GOVERNMENT should include disaster risk reduction, preparedness, mitigation and adaptation studies in schools’ new curriculum starting from primary level to avert calamities in the event of natural catastrophes, the Zimbabwe Red Cross has said.
The call came after 259 people mainly from Manicaland and some from Masvingo, died following the Cyclone Idai flooding that left thousands displaced and injured, with hundreds others still unaccounted for, two weeks ago.
Speaking at the handover of donated food items worth US$30 000 to cyclone victims in Gutu on Friday, Zimbabwe Red Cross Masvingo provincial manager Fungai Maregedze said such studies were important in the wake of climate change-induced disasters.
“We actually have a programme on disaster risk reduction which we are doing with the Ministry of Education. We are training all the teachers on first aid and disaster risk management so that they impart the knowledge to students. We need to catch the people young, so the studies should be implemented vigorously to students,” she said.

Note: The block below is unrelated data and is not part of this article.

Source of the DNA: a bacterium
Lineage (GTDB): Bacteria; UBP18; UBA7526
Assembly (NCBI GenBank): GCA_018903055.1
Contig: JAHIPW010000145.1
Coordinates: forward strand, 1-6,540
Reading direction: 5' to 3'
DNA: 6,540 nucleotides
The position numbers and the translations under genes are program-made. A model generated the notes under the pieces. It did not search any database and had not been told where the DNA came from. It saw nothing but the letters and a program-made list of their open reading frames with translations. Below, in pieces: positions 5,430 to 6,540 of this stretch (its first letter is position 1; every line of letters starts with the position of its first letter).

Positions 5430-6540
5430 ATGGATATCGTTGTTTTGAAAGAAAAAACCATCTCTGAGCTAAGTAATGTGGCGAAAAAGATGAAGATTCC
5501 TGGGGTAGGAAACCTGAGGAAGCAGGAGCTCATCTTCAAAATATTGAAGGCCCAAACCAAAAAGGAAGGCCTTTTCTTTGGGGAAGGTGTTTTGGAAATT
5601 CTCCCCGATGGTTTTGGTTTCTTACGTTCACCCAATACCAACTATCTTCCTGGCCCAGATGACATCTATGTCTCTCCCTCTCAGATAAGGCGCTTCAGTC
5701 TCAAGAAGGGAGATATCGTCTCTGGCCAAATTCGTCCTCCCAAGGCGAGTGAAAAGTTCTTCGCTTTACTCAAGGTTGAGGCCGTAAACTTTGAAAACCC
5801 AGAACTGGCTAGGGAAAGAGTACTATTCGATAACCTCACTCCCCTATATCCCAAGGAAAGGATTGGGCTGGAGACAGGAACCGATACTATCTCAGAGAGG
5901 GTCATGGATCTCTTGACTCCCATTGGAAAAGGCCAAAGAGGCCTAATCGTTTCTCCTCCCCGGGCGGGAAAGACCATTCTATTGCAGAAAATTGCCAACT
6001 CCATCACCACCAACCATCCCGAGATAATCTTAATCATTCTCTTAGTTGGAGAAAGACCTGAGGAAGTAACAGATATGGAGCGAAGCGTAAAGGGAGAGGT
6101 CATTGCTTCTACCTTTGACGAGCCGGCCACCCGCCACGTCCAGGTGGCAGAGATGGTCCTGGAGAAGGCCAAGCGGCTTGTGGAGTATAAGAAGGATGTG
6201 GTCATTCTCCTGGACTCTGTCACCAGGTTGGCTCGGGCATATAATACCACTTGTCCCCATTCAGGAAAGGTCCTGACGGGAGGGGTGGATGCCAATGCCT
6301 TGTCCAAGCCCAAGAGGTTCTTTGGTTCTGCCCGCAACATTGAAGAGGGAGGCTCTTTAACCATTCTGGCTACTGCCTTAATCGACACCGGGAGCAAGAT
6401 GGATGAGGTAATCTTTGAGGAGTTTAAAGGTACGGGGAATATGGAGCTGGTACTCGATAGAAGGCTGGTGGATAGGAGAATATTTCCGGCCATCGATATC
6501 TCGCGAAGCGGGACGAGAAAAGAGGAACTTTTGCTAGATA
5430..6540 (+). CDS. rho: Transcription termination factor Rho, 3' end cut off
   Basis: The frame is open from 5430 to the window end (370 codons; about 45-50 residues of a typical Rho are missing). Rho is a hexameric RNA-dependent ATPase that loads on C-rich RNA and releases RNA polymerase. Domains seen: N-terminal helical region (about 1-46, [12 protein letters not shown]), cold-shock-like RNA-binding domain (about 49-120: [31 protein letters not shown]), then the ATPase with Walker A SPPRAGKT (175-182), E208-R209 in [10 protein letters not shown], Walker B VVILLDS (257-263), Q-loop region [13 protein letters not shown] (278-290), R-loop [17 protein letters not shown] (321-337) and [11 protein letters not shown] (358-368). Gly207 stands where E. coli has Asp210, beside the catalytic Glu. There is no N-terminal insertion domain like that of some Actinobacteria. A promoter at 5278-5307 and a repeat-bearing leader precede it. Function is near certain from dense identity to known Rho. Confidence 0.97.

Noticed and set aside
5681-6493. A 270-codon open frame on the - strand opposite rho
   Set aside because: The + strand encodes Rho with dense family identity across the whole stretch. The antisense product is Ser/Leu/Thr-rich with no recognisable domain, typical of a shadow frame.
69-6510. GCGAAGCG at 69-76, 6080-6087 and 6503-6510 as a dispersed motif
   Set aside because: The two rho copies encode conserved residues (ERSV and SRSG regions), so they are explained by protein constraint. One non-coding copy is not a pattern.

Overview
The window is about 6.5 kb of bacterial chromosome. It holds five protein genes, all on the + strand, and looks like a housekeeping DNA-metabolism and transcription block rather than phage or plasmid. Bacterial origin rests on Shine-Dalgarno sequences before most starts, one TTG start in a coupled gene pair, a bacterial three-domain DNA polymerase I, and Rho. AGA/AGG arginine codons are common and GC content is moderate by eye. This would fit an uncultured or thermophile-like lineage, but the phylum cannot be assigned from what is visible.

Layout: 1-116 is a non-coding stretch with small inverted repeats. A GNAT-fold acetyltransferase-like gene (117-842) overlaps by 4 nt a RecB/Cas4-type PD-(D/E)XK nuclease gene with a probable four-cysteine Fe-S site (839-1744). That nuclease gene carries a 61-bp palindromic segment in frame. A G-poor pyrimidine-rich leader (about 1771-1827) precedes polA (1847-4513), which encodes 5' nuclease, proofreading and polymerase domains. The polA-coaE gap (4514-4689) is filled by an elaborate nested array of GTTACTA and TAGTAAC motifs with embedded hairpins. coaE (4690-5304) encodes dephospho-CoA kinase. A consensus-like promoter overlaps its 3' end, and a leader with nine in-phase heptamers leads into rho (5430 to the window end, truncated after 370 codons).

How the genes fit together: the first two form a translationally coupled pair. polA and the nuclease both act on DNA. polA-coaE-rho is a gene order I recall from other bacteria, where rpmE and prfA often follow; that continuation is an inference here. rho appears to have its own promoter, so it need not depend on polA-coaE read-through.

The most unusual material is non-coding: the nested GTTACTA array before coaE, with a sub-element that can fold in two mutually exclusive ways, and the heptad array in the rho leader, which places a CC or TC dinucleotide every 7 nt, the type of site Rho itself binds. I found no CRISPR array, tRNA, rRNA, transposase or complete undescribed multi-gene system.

Maregedze said while disaster risk reduction studies have been in the education curriculum since 1980, they have not been effectively enforced.
“We teach people on other strategies like where to build houses and what to do before and during disasters like self-evacuation. In the new curriculum, the studies are there, but more should be done. The mandate to teach disaster risk reduction was there since 1980, but it was not enforced,” she said.
The donations, where each of the 1 150 affected families in Gutu district got 40kg of foodstuffs, were sourced from the Turkish Red Cross chapter, which responded to the Cyclone Idai disaster that also befell Mozambique and Malawi.
Speaking at the same event, Turkish Red Crescent head of international relations department, Halim Sertac Acici, said they also donated to the cyclone victims in Mozambique and Malawi.
“We heard of this devastating cyclone disaster and we were touched by the plight of the survivors. Immediately, we mobilised and sent our teams to Zimbabwe, Mozambique and Malawi. We bought foodstuffs of 40kg for each affected family in Zimbabwe and we have teamed up with Zimbabwe Red Cross Society and have started distribution,” he said.
Acting Gutu district administrator Chiedza Tafirei said food-wise, the donations would go a long way in helping the victims recover from the effects of the cyclone.
Source : NewsDay